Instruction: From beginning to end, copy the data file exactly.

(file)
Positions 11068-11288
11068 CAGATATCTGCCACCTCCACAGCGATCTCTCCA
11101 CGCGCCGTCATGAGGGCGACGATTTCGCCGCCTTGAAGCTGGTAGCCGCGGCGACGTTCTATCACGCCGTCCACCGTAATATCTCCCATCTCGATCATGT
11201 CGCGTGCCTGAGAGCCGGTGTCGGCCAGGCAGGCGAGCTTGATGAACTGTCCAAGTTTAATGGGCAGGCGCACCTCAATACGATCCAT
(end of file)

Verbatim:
Positions 11068-11288
11068 CAGATATCTGCCACCTCCACAGCGATCTCTCCA
11101 CGCGCCGTCATGAGGGCGACGATTTCGCCGCCTTGAAGCTGGTAGCCGCGGCGACGTTCTATCACGCCGTCCACCGTAATATCTCCCATCTCGATCATGT
11201 CGCGTGCCTGAGAGCCGGTGTCGGCCAGGCAGGCGAGCTTGATGAACTGTCCAAGTTTAATGGGCAGGCGCACCTCAATACGATCCAT